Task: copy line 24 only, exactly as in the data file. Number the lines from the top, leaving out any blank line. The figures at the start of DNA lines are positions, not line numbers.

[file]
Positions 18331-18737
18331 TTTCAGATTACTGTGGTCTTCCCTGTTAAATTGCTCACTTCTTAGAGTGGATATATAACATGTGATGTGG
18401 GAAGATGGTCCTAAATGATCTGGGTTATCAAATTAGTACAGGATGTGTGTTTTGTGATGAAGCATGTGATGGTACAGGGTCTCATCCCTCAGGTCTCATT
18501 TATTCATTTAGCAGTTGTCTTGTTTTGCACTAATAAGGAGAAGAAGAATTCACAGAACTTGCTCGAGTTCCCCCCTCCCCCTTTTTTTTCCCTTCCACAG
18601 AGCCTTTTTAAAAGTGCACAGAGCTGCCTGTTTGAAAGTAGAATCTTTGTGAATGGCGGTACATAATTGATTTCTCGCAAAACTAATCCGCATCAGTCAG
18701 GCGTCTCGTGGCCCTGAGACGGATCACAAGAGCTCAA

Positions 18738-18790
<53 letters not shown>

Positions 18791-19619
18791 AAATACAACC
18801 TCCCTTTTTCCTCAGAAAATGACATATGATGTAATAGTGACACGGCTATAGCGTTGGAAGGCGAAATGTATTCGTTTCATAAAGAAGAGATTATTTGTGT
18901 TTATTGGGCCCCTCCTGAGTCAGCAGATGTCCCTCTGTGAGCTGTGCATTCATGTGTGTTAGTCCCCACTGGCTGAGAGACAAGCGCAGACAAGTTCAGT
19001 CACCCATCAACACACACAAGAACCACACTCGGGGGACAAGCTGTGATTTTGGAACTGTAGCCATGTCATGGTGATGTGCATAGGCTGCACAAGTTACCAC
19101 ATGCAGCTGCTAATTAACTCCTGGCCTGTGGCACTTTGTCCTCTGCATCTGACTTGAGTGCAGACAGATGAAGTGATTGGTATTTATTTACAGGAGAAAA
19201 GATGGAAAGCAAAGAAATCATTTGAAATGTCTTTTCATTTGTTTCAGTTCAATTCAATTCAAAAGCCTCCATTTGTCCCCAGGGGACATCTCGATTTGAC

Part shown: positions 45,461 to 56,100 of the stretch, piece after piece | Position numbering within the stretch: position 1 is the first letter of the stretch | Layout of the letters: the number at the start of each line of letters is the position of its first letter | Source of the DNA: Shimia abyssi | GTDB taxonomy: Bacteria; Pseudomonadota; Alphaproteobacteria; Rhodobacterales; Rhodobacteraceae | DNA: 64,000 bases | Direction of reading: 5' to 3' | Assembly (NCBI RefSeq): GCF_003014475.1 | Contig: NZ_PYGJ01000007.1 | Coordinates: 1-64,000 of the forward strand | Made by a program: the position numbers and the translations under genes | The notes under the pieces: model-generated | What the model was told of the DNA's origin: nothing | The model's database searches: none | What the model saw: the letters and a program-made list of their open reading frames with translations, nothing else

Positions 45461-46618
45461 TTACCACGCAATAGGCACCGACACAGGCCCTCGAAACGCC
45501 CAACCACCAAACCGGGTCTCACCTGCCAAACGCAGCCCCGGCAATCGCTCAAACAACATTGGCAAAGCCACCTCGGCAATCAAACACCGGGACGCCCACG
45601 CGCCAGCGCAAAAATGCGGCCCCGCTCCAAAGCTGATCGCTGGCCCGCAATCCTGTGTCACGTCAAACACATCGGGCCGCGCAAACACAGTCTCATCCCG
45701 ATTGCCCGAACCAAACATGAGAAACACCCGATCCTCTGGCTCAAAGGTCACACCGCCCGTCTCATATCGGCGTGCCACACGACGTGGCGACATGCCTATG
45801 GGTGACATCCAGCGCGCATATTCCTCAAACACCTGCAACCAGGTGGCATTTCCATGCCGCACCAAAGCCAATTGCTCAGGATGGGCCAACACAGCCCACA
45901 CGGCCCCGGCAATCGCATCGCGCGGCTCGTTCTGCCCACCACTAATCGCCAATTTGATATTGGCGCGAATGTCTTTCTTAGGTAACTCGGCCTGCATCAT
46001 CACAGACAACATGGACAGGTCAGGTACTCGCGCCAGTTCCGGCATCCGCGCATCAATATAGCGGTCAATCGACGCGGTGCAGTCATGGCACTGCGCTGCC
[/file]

46001 CACAGACAACATGGACAGGTCAGGTACTCGCGCCAGTTCCGGCATCCGCGCATCAATATAGCGGTCAATCGACGCGGTGCAGTCATGGCACTGCGCTGCC